The Supreme Court on Tuesday held that the Islamic law of inheritance on the distribution of property could not be altered by the judiciary or jirgas as the matter was settled about 1,400 years ago.
A two-judge bench, comprising Justice Qazi Faez Isa and Justice Yahya Afridi, was hearing a plea filed against a decision of the Peshawar High Court pertaining to the distribution of the property among the heirs of a deceased man named Habibullah, a resident of Swat.
The heirs approached the court for equal distribution of their property after a local jirga had decided to distribute it among them.
During the hearing, Justice Isa noted that the law given by Islam for inheritance was final and no one, including courts, could change that.
He added that the decision of the jirga in the case was not “greater than the divine religion”.
The judge observed that a seven-year-old child was made witness to the jirga's decision and his thumbprint was stamped on the property distribution documents.
“A seven-year-old child cannot be hanged in a murder case,” Justice Isa chided, adding that such documents made a mockery of the law.
During the hearing, the petitioner requested the court to consider the “ground realities” of the region while hearing the case.
Justice Isa took exception to this remark and said the region he was talking about “treated women as lesser human beings”.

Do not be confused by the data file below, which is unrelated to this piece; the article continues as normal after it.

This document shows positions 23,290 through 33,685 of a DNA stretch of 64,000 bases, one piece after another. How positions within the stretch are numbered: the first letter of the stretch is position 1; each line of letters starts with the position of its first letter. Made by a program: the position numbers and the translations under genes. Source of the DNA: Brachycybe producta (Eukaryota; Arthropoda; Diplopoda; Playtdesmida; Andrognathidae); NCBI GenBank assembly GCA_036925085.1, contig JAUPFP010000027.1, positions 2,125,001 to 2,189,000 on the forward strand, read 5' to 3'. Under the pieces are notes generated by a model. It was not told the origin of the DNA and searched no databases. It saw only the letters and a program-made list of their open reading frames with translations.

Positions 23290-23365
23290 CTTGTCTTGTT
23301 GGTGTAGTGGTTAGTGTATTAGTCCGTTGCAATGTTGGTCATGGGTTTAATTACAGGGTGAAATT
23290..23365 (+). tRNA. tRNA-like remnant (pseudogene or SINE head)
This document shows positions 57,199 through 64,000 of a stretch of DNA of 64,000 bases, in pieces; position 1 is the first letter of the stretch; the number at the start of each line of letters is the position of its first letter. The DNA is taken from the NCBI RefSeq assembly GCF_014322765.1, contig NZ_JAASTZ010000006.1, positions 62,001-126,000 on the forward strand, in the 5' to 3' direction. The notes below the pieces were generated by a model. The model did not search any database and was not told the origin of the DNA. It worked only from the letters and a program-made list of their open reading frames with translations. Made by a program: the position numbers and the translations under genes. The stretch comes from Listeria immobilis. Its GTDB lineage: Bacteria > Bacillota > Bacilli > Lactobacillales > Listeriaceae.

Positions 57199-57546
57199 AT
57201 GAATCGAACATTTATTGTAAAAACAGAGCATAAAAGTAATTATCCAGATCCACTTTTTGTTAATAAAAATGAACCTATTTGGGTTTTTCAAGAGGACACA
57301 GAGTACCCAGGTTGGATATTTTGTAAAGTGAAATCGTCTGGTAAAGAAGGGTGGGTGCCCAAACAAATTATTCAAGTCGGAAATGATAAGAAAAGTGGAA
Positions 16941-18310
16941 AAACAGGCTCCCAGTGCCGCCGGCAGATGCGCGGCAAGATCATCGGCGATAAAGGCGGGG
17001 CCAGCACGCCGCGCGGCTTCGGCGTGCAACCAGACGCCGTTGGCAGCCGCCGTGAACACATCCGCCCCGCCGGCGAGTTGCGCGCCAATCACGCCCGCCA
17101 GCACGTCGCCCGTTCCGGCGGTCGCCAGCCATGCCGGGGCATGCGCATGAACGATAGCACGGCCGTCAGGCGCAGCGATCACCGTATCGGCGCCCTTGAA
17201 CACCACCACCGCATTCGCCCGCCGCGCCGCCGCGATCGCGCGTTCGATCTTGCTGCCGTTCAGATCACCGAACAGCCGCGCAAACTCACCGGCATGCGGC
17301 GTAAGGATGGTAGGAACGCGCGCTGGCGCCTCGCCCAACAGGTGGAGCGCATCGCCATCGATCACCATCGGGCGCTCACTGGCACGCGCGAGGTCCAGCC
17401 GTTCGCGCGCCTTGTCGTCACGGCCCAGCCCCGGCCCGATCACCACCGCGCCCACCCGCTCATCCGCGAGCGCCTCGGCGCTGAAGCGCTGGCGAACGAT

The judge noted that arguments such as “ground realities” had been used to impose martial laws in the country, and for coercing judges into signing documents.
“But, still we are asked to consider ‘ground realities’.”
According to Justice Isa, Saudi Arabian courts settled property cases in just a month, whereas in Pakistan, such cases took decades. “Islam has decided the inheritance laws 1,450 years ago,” the SC judge added.
Subsequently, the court ordered the distribution of the property of the late Habibullah among all the legal heirs in accordance with the shariah law.
Last month, the top court had observed that “women’s inheritance rights are protected under law”.
However, it added that it had to be examined whether a woman withdrew from inheritance rights herself.
If the woman gave up her inheritance rights, then her heirs could not claim them, the court noted.
A three-judge bench of the apex court -- led by Justice Umar Ata Bandial -- was hearing leave to appeal against the PHCs judgment wherein it had dismissed a plea filed by the children of two deceased women, claiming their inheritance.
The children, who hailed from Peshawar, claimed a share in their maternal grandfather’s property.
The grandfather, Isa Khan, had transferred his property to his son without giving a share to his daughters, who never claimed inheritance during their lifetime.
After the death of their mothers, the children filed a petition in 2004 a civil court, claiming their share in the maternal grandfather’s property. In 2017, the PHC nullified the court’s 2012 judgement in favour of the grandchildren.
The Supreme Court upheld the high court’s decision and rejected leave to appeal petitions.
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